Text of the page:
Fifty years ago, on Aug. 28, 1963, Martin Luther King, Jr. stood in front of more than 250,000 protesters in Washington, D.C., and called for the end of racial discrimination in the United States in his iconic "I Have a Dream" speech. The political rally, which became known as the March on Washington, and King's speech became cornerstones of the American civil rights movement.
But the day after people celebrated the 50th anniversary of the March on Washington and the legacy of the civil rights movement, many minority groups, including African-Americans, are still fighting for equality, sociologists say.
"Many black people, and other people of color, are experiencing the kinds of racial inequalities that were very much present during the days of the civil rights movement," said Aldon Morris, a professor of sociology at Northwestern University in Evanston, Ill., and co-author of "Oppositional Consciousness: The Subjective Roots of Social Protest" (University of Chicago Press, 2001).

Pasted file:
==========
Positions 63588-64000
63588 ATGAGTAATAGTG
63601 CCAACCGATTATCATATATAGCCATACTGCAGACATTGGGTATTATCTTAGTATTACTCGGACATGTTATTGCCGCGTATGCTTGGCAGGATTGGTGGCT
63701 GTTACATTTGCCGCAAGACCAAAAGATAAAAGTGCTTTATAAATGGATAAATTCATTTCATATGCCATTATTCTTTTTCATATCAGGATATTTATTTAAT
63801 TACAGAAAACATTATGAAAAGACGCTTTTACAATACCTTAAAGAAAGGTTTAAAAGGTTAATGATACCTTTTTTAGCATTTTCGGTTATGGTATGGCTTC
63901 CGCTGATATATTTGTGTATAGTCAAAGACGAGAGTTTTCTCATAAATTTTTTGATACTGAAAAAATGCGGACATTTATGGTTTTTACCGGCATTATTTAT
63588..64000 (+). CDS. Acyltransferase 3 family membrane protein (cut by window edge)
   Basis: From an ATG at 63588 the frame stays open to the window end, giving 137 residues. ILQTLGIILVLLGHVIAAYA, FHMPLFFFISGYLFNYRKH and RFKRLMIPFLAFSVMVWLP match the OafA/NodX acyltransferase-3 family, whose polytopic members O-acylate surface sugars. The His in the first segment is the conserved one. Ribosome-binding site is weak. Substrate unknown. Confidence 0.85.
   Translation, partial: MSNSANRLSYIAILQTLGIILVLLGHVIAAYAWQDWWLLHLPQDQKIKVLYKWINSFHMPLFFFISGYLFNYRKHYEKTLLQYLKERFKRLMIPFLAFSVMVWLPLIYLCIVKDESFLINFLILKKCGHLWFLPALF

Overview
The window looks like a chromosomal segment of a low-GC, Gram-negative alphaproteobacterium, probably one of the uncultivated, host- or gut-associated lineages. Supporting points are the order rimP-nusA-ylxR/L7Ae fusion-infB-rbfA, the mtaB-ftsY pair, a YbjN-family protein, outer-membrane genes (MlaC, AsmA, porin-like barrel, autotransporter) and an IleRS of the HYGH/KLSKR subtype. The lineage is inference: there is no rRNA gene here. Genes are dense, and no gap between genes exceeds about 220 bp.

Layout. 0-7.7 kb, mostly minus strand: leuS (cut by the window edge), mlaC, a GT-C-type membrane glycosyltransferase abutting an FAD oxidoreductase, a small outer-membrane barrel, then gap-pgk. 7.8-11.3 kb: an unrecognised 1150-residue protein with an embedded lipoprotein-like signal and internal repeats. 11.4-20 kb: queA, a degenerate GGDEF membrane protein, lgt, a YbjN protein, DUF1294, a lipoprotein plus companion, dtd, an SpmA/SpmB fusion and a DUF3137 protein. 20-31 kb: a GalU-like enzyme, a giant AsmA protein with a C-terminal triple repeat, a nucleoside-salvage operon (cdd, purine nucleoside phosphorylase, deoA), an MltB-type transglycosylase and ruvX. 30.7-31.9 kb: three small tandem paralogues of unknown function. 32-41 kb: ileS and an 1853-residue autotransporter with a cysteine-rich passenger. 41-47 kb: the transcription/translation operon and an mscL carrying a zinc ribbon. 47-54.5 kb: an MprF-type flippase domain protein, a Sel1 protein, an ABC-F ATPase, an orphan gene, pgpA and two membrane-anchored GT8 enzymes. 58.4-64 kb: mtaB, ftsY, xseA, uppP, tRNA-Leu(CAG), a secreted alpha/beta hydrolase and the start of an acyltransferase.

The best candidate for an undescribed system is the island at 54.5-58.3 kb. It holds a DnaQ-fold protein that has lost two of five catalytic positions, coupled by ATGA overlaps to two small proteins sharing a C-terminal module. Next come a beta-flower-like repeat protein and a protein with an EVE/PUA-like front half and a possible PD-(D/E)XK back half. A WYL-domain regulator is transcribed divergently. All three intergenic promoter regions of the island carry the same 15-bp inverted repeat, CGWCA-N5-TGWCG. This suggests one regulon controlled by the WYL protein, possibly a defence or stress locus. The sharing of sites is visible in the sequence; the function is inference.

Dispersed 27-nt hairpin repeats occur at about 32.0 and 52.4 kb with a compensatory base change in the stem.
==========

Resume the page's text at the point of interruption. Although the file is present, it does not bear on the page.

While the civil rights movement propelled racial inequality into the national spotlight, and helped usher in landmark anti-discrimination legislation, such as the 1964 Civil Rights Act and the 1965 Voting Rights Act, the idea that Americans live in a post-racial society is a myth, Morris told LiveScience. [10 Historically Significant Political Protests]
"I think many people wish to believe that the civil rights movement largely accomplished its goals, and that the racial nightmare is over and the dream has been achieved," Morris said. "Yes, there has been considerable change since the heyday of the civil rights movement, but the huge problem emerges when we look at the difference between what people say or believe and what they do."
Fifty years later
The March on Washington was officially known as the March on Washington for Jobs and Freedoms, and hundreds of thousands of marchers flooded the nation's capital to demonstrate in support of civic and economic rights for African-Americans. Yet decades later, African-American communities are still struggling with issues such as unemployment, education and home ownership, said John Skrentny, professor of sociology and director of the Center for Comparative Immigration Studies at the University of California, San Diego.